and local shops and mercantiles -- as well as what appears to have been an
early version of the classifieds, with notes about who visited whom, items
for sale, more calls for support for the football team and personal commentary
about whatever someone felt like saying.
the content continued to reflect the original goals for some years, internal
change came quickly. Three years into the endeavor, a new editor took
over and a business manager was hired -- though the paper remained a private
enterprise until 1928. Still, the school maintained some control, with
a Committee of Publications choosing the business manager and the student
body electing the editor, which was then approved by the publications
in the masthead followed the early change in leadership, and McKinney's
motto "Rowing, not Drifting," was replaced by a sentiment that would ensure
a long and distinguished future: "A Weekly Newspaper: Published under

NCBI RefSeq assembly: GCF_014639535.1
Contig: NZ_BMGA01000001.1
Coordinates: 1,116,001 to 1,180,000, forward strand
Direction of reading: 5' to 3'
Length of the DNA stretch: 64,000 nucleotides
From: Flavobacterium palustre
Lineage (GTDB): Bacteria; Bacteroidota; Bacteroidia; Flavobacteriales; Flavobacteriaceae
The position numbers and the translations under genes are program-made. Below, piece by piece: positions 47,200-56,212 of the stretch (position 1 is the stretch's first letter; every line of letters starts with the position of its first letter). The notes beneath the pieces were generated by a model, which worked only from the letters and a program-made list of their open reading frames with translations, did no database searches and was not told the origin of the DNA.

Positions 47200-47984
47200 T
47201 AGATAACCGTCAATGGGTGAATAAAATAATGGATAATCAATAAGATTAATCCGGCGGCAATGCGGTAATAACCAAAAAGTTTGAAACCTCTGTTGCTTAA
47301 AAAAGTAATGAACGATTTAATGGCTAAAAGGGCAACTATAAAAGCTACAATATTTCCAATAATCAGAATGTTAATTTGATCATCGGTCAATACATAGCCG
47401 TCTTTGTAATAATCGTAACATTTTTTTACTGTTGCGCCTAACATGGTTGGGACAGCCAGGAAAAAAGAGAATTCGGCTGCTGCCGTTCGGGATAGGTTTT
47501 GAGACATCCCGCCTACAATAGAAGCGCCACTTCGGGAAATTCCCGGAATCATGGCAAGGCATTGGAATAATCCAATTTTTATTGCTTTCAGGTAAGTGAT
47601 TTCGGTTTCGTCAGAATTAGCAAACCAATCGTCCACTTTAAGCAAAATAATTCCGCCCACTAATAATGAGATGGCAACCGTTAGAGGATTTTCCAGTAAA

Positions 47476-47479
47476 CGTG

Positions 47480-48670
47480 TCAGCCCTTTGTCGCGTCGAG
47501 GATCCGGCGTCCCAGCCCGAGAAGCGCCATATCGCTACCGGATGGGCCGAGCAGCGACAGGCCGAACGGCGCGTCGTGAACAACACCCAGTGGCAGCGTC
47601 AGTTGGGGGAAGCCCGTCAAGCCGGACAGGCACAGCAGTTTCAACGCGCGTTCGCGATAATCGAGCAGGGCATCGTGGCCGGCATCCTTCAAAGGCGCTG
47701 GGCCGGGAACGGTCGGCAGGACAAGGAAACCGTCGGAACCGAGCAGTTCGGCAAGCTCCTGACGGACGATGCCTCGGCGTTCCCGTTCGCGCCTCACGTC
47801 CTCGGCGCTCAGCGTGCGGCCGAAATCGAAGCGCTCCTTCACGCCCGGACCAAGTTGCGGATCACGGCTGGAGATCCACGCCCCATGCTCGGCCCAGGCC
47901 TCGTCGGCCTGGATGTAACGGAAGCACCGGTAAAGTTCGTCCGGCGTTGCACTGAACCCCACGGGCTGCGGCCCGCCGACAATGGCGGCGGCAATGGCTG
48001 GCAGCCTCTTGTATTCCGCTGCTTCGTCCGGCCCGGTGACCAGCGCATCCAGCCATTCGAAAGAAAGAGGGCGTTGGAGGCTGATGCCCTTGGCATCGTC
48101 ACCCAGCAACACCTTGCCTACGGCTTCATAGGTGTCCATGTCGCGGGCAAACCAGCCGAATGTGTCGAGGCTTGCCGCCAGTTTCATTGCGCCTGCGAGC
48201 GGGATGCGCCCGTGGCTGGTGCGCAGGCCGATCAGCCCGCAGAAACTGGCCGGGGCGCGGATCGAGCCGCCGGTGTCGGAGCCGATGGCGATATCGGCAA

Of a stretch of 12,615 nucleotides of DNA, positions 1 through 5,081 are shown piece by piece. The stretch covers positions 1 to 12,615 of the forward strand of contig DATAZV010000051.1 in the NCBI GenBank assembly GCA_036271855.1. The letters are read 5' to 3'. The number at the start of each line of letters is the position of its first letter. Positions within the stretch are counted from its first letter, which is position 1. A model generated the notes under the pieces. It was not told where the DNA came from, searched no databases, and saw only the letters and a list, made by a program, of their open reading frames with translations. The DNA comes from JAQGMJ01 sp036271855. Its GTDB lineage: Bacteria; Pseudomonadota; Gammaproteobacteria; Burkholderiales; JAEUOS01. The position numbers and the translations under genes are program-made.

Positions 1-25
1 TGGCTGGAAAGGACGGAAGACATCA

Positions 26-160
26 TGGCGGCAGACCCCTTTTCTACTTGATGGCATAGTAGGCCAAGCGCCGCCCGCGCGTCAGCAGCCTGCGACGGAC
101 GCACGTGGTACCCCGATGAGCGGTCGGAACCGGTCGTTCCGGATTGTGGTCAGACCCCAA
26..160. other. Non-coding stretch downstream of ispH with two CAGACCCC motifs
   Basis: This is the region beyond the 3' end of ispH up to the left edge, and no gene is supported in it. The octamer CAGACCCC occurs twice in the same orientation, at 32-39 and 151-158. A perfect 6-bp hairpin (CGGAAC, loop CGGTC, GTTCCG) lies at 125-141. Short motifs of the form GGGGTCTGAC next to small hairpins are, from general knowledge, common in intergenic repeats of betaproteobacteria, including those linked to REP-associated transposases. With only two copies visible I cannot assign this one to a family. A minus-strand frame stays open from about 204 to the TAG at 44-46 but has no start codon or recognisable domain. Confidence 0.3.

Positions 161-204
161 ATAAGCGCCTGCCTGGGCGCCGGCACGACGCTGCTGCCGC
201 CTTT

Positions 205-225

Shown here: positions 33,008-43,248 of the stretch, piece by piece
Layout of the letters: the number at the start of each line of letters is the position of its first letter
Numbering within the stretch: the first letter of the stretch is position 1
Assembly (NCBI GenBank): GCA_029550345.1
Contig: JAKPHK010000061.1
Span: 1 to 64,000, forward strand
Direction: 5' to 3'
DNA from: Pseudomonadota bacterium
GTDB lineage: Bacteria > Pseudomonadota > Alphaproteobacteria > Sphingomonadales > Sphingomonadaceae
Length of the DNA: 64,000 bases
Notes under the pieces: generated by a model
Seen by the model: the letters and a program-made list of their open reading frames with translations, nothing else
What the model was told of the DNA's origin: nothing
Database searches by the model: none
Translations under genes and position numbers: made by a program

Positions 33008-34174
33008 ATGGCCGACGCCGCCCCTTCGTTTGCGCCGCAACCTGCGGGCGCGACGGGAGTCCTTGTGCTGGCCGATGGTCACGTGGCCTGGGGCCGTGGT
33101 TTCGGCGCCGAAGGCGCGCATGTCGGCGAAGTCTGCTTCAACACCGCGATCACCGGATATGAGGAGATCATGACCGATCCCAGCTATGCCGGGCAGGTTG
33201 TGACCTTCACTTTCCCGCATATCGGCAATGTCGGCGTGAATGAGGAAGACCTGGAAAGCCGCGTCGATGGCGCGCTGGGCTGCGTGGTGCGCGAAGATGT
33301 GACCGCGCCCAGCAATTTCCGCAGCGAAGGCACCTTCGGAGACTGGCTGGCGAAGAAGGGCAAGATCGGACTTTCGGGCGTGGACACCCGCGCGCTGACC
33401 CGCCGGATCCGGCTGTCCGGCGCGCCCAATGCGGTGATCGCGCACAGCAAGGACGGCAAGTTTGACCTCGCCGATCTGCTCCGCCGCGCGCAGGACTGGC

the Auspices of the Student Body and Alumni of Texas Christian University."
continued covering school news and events while maintaining the paper's
cheerleader mentality for the next two decades.
shift occurred in 1927 when administrators hired J. Willard Ridings to
establish a department of journalism and organize the university's first
public relations program. A graduate of the University of Missouri School
of Journalism, Ridings had a simple departmental goal: produce journalists
who can find jobs in journalism when they graduate. The paper would be
a central part of that training.
became an anchor.
paper was published by the department as a "lab" paper where
students would learn journalistic skills firsthand. Housed in a "cubbyhole"
office on the second floor of the Administration Building, the department's